In the opening passages of ‘When Eagles Dare’, the excellent documentary about Crystal Palace, chairman Steve Parish reflects on the struggles the club he supported as a boy has had to establish themselves in the Premier League.
“In the early 90s,” he said. “If you went to Selhurst Park and Highbury, you wouldn’t have had a different experience. We were in the same stratosphere. But we never seemed to grasp the moment.”
Such a comparison between Palace and Arsenal is a bit of a stretch given the respective histories of the two London clubs.
However, this season comparisons and contrasts will feel unavoidable.
Patrick Vieira is listed at number four on the list of Arsenal’s greatest players on the Gunners’ own website. But now he is a rival.
After spells with the Manchester City development team, New York City in Major League Soccer and Nice in France, the 45-year-old has returned to the Premier League as Palace’s new manager.
On Saturday, his first game in charge ended in a 1-0 friendly win at Walsall, Wilfried Zaha scoring the only goal.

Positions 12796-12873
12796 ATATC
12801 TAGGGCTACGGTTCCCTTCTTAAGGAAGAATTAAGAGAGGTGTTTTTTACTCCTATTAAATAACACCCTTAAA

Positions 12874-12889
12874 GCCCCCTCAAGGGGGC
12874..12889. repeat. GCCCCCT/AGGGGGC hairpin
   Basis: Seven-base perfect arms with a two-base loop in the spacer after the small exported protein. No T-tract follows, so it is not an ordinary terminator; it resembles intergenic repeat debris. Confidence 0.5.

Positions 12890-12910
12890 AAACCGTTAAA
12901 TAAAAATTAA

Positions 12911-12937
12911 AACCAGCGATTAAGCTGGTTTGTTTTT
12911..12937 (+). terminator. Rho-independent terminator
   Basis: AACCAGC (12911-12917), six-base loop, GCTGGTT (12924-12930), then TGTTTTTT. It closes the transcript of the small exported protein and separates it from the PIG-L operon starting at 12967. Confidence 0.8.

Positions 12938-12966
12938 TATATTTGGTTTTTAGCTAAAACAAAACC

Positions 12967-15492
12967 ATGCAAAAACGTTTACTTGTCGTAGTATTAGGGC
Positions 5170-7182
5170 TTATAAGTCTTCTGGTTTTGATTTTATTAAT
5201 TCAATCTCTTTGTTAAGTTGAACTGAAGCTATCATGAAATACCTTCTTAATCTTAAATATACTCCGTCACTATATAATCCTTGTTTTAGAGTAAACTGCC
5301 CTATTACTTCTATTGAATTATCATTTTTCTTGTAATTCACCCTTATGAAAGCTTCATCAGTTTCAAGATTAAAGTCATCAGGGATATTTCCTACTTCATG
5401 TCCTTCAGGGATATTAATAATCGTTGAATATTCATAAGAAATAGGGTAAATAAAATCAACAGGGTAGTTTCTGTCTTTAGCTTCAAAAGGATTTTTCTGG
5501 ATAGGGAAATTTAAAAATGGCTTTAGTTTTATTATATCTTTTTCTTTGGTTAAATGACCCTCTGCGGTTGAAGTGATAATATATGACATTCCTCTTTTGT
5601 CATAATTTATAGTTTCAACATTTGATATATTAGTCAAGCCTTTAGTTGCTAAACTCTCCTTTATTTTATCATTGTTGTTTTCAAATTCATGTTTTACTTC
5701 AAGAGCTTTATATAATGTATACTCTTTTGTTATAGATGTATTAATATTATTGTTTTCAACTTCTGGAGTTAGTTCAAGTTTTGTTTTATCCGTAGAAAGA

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‘Blank sheet of paper’
Vieira looked purposeful and business-like throughout but also found time to pose for a selfie with a steward and sign some autographs.
He maintained that relaxed air for most of the first half.
It was 33 minutes before he left his seat in the dug-out – for a word with Zaha, who was on that side of the pitch – which suggested he was using those 45 minutes as an assessment of the strength of his established squad.
After half-time, when the entire Palace team was changed and given a far more youthful look, Vieira was a regular presence.